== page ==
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  • Writer's pictureDedan K. Bruner


Married 8 years

Daughter Kyle, 4 & Son Hunter, 6

Montclair, New Jersey

On school days I’m out the door an hour after my kids wake up and back through the door an hour before my kids go to sleep. In the jumble of considerations my wife and I weighed in where to live, a longer commute for me lost out to higher priorities. I do what I can to be around more during the week, leave early from work or work from home whenever possible, but part of my parenting reality is that I don’t really love the amount of time I have to spend with my kids during the week.

While my kids were very young, there wasn’t as much of a noticeable consequence, but as they get a little older I’ve begun to realize that one of the consequences of my limited presence and influence is that someone or something else is going to fill the void. Parenting is often about tradeoffs and too often it’s a zero-sum situation where pragmatic and/or necessary life choices mean my kids lose out or get less than ideal parenting from me. But I believe our busy schedules don’t have to deprive our children; they can present opportunities to provide our children with other impactful relationships.

When I was growing up, my dad played in the NBA and often went on road trips during the long season. Sometimes a week or more at a time and even when he wasn’t on the road, practice schedules, training, and game days weren’t normally congruent with regular and extensive quality time with his kids. Fortunately for me, my grandpa (my mother’s father) was available to fill the gaps in my dad’s busy schedule. I can’t overstate the impact my grandpa (among many others) had on shaping and molding the man I am today. He passed some time ago, and I wish very much that my wife and kids could have met him because he remains a part of who I am. While he was alive, he was a living cryptograph whose mere existence revealed important truths about why I am the way I am.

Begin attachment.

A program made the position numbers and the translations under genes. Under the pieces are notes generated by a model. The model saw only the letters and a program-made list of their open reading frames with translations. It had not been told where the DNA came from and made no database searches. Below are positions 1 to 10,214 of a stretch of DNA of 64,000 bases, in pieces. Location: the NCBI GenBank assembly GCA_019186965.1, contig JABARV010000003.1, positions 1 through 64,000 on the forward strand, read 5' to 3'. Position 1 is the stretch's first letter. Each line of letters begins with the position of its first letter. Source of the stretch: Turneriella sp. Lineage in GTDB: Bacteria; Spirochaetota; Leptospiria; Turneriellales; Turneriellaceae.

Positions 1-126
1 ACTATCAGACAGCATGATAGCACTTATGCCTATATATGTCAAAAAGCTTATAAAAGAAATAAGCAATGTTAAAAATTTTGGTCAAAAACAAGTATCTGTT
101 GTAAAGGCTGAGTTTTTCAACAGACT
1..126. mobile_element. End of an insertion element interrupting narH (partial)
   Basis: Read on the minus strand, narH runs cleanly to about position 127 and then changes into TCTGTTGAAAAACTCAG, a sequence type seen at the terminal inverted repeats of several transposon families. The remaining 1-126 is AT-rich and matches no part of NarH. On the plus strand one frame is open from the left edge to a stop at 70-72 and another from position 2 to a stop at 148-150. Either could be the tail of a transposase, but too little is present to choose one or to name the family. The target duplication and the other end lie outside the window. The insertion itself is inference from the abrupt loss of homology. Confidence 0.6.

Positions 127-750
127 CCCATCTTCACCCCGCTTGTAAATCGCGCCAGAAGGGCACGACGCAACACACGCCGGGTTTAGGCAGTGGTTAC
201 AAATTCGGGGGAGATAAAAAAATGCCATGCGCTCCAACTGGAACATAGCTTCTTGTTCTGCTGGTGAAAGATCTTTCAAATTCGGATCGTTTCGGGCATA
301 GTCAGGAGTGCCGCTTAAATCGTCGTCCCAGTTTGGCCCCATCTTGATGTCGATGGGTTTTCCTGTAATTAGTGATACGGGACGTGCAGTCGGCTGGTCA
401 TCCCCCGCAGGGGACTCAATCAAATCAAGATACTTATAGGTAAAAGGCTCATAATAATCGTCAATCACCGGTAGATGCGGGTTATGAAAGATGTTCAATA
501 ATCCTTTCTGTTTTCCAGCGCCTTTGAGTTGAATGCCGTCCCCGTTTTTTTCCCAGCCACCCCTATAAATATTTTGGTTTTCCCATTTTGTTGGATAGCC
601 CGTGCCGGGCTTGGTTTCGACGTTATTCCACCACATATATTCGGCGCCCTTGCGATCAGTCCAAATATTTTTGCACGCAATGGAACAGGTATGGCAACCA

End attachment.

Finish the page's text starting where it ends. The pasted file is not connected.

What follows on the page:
I have the same opportunity to provide that for my kids. To introduce people into their life that will enrich and shape their lives in meaningful ways. Will the teachers and coaches we choose quickly fade from memory, or will they inspire them to grow? Will our friends provide good examples for them to look up to and emulate? Will we make sure their aunts, uncles, and grandparents are actively involved in their lives the same way my grandpa was in mine? The answers to those questions are up to me (and my wife) exclusively to determine, and I intend to take full advantage of the surplus of love and wisdom available to us to supplement and enhance what I have to offer my kids.

Fathering Tip:

Think about who in your life has something to offer your kid(s). How can you get them involved in your child’s life? No one can ever replace you or your love, but no one can do this alone, and you don’t have to. If you seek and ask, there are plenty of friends and mentors out there who will love and care for your kids in ways that will enrich their lives.

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